Having recently witnessed the orgiastic rite of the Right as the Left left their positions of leadership(?) of the Italian Government, I wondered what Italian Unity (Unità Italiana) might look like, were I ever to observe it. Then I remembered a warm summer night in Urbino a few years ago.
Because I had recently witnessed the orgiastic rite of the Right as the Left left from governing Italy, I wondered what Italian Unity (Unita Italiana) might look like were I ever to observe it up close and personal. Then I fondly remembered one warm summer night in Urbino a few years ago.
It was July of 2006 and I had been invited to the University of Urbino to give a few lectures on Visual Sociology during its UrbEurope Summer School. My topic was “Urban Europe Between Identity and Change” and I held my students enrapt (he said jokingly) as I expounded upon “Visualising change in urban contexts.”
All was not lost however as my wife Suzanne and I were given the opportunity to enjoy a beautiful city, Urbino, and an exquisite region (Le Marche) of Italy. Our visit was accidentally tied to both the graduations of Urbino's students and the World Cup (la Coppa del Mondo) of Soccer (il Calcio) between the favored (la favorita) France and underdog Italy.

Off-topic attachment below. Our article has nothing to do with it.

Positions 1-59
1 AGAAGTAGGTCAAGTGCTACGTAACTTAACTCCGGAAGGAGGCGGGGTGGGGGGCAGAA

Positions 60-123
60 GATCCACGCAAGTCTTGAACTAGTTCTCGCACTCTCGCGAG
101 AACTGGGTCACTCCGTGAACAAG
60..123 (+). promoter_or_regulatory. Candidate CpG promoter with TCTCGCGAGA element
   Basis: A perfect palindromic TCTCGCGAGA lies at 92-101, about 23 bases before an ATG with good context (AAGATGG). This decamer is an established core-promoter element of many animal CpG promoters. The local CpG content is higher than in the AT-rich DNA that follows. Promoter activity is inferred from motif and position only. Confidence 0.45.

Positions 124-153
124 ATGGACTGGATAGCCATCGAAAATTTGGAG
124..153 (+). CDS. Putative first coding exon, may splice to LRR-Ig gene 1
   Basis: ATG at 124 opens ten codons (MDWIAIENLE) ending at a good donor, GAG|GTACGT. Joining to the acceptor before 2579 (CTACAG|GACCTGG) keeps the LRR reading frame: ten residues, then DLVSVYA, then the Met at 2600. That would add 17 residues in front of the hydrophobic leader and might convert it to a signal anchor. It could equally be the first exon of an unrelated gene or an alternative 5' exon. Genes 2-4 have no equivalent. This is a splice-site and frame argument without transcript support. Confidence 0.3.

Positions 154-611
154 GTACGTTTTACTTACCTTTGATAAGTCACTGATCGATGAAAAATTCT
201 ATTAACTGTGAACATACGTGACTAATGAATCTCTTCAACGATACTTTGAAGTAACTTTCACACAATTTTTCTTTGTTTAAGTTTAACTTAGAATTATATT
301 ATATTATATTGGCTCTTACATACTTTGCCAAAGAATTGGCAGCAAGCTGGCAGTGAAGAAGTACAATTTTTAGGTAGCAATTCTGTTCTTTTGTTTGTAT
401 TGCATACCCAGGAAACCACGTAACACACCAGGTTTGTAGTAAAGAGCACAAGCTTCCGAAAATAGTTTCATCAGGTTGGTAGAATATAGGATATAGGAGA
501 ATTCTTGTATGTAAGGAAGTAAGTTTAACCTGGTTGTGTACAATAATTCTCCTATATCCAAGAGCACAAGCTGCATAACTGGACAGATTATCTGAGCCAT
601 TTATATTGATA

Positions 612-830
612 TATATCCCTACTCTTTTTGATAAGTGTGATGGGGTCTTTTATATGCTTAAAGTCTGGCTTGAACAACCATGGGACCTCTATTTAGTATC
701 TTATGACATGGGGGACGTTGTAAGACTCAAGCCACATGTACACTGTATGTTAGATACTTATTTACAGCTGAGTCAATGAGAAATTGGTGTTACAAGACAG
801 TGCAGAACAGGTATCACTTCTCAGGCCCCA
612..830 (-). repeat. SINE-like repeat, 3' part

Suzanne and I reserved a corner, ring-side, table at a restaurant on a small square where a large screen had been set up so that people in the town could watch the contest together. In virtually every other location in the city, bars and restaurants had converted their establishments into extensions of the world cup stadium. The space slowly filled with those of every age and sex, and by the start of the game, we were forced to watch the game under, around, and through those who stood just outside the perimeter of the restaurant and our obstructed view point.
When the international battle ended in a tie, I decided to take a position near the front of the audience and try to capture its reactions during the sudden death shoot off. The following photos need no further explanations as Italians reponded in unison with every shot until they burst into ecstatic fury with the win, hugging and kissing everyone in sight.
They then moved en masse to the main square, Piazza Garibaldi, as folks from other parts of town joined them in a rare dsiplay of national unity.